Hong Kong air quality

Hong Kong’s smog is one of the biggest downsides to what is one of the world’s most dynamic and visually stunning cities. Views of Victoria Peak and Hong Kong Harbour too often are obscured by a choking haze.

Expatriates grumble, and some have moved to Singapore, while locals who want a better life for their kids simply emigrate. There’s good reason: Air pollution kills some 3, 000 people a year in Hong Kong.

Now comes a novel way of at least spotlighting the problem, if not fixing it. Property developer Sino Group has teamed up with engineering-and-urban design experts Arup to develop a roadside air purifier that offers some hope of relief.

The purifier is like a big outdoor version of the sort of air purifiers that are usually found in houses and apartments. Placed on the busy Queen’s Road East in Hong Kong’s crowded Wanchai district, the prototype looks like a tram or bus shelter.

The device sucks up air near ground level and, after passing through a filtration bag that removes not only PM 10 but also finer PM 2.5 particulates (these measure the size of particulates – smaller ones are more dangerous), and pumps out fresh air through louvers at the top.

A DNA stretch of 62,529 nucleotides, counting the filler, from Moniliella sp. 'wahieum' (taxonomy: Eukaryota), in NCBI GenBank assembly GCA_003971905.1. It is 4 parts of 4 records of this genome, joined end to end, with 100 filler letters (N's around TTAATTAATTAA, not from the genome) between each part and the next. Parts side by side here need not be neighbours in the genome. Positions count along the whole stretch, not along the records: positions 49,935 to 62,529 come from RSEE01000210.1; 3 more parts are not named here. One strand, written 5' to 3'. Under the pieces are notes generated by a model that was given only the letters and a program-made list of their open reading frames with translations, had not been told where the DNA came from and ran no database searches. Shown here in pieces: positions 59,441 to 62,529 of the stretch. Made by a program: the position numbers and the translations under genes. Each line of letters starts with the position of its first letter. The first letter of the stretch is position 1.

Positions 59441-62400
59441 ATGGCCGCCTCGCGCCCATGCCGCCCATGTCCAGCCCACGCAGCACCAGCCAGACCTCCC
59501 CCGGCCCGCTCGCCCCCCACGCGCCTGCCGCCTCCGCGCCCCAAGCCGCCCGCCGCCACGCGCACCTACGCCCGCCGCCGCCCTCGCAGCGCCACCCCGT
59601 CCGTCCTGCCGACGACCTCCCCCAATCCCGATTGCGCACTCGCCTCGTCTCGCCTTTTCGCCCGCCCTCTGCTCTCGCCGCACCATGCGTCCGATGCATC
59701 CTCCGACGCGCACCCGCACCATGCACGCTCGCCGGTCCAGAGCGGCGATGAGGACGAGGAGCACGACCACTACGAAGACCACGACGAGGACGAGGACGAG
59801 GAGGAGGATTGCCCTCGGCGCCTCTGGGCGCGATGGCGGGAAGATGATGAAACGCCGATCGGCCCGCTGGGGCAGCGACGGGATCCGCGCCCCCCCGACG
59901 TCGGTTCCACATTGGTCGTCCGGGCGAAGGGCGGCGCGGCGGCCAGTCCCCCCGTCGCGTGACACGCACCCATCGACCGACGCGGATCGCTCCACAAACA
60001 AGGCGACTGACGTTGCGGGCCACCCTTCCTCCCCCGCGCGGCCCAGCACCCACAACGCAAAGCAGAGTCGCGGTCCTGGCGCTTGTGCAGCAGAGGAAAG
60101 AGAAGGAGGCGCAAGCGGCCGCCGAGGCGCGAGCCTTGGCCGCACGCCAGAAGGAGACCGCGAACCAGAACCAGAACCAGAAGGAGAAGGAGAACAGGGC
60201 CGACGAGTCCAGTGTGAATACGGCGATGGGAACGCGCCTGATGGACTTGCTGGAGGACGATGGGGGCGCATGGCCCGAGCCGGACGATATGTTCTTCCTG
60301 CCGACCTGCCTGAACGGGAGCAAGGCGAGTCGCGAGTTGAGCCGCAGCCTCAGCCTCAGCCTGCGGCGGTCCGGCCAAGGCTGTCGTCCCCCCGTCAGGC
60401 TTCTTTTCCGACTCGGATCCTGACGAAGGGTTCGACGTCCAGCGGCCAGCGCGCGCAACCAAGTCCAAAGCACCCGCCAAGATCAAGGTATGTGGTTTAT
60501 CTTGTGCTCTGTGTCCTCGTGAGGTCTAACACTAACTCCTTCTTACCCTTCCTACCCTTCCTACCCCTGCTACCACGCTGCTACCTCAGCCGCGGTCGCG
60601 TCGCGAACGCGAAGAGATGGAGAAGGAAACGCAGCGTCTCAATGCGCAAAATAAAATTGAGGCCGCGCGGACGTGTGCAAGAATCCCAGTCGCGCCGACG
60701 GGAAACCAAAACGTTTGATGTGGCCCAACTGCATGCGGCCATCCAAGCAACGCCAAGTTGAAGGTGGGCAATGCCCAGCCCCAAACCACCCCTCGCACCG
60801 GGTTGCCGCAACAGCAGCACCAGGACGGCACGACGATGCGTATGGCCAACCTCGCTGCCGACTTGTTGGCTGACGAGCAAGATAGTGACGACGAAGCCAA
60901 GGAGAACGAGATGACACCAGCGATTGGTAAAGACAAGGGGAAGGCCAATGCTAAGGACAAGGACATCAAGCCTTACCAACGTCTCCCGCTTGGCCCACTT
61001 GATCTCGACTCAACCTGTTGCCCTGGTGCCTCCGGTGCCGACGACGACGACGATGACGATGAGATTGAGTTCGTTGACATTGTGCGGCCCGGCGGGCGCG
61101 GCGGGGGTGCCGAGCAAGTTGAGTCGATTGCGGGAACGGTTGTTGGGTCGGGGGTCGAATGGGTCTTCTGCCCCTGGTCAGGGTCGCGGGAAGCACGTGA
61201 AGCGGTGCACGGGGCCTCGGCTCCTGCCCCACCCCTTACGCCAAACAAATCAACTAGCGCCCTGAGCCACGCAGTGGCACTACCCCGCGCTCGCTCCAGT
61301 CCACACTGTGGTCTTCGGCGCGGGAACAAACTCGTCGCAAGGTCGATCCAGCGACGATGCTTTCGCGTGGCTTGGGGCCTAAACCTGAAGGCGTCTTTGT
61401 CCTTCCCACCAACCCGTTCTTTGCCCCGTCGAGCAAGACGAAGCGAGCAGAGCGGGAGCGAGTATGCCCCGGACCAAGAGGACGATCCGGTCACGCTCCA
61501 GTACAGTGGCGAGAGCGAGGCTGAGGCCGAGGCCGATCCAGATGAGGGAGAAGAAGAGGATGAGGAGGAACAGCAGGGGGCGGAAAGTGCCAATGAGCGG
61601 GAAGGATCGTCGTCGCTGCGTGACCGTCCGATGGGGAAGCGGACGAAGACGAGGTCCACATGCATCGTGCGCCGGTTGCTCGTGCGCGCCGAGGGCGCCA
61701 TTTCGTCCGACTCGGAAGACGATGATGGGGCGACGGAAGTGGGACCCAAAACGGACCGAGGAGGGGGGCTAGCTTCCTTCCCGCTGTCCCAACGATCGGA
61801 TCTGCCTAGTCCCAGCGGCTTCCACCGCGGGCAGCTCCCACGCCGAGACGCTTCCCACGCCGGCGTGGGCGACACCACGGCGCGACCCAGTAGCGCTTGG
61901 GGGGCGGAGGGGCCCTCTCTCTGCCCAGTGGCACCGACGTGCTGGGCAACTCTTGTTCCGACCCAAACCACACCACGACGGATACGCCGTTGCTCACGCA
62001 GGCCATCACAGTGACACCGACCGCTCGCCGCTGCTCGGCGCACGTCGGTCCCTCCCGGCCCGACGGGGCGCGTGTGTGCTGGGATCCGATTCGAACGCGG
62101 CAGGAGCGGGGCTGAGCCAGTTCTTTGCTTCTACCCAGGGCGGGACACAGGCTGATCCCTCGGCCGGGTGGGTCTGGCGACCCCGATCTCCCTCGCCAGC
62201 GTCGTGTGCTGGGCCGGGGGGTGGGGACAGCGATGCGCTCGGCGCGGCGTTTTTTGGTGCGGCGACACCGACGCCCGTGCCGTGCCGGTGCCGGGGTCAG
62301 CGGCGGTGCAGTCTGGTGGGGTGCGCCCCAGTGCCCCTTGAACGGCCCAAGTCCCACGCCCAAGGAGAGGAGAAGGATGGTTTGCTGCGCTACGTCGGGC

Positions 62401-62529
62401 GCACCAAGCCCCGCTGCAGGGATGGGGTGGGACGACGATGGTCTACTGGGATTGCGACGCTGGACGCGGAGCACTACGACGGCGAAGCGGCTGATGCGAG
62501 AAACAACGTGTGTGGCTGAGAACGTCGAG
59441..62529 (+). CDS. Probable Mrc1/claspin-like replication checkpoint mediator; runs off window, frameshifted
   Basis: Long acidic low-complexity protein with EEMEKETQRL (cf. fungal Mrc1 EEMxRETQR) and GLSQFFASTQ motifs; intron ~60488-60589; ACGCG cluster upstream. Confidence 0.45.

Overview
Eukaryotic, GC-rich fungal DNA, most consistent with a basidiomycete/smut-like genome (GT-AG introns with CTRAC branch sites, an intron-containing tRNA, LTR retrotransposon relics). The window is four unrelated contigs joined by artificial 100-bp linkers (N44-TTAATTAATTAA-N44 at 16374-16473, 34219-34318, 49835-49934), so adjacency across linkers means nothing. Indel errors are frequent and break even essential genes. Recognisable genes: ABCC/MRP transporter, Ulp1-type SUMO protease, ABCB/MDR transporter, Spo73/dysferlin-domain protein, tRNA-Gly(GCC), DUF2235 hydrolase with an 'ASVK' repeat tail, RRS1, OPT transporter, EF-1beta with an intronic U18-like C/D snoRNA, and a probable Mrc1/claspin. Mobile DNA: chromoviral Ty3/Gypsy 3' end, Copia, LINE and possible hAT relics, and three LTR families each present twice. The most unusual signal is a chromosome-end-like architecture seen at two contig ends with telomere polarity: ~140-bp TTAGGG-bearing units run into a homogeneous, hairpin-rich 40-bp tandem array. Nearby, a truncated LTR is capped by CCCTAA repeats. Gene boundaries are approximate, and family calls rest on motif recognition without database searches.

The fresh air forms an air curtain, so anyone standing inside is largely sealed off from particulates. Preliminary data show a 30% to 70% reduction in particulate matter – nothing to sneeze at. Jimmy Tong of Arup, an engineer who helped develop the purifier, said that the device can also help create air movement, cutting down on the street canyon effect, where buildings prevent the flow of air.

The prototype, which was installed in late March for a several-week trial, also includes a sensor to collect real time data and is connected to the government’s air quality health index, allowing hourly comparison with street side monitoring stations.

If the experiment proves effective, Sino says that the device could be put at bus stops and tram stops as well as outside buildings. Power could come from solar panels or even from piezoelectricity, power created by stepping on special energy tiles.

This purifier is not going to solve Hong Kong’s air quality problem, but at least it might provide commuters with a bit of relief from the gritty roadside pollution. It can also provide a cooling mist for a bit of extra relief in Hong Kong’s hot summers.

Darryl Ng, Columbia-educated son of Sino founder Robert Ng, heads the group’s sustainability committee and has a penchant for technological solutions to environmental problems. Earlier, he tried out a system to use a building’s water supply to produce electricity using micro-turbines.

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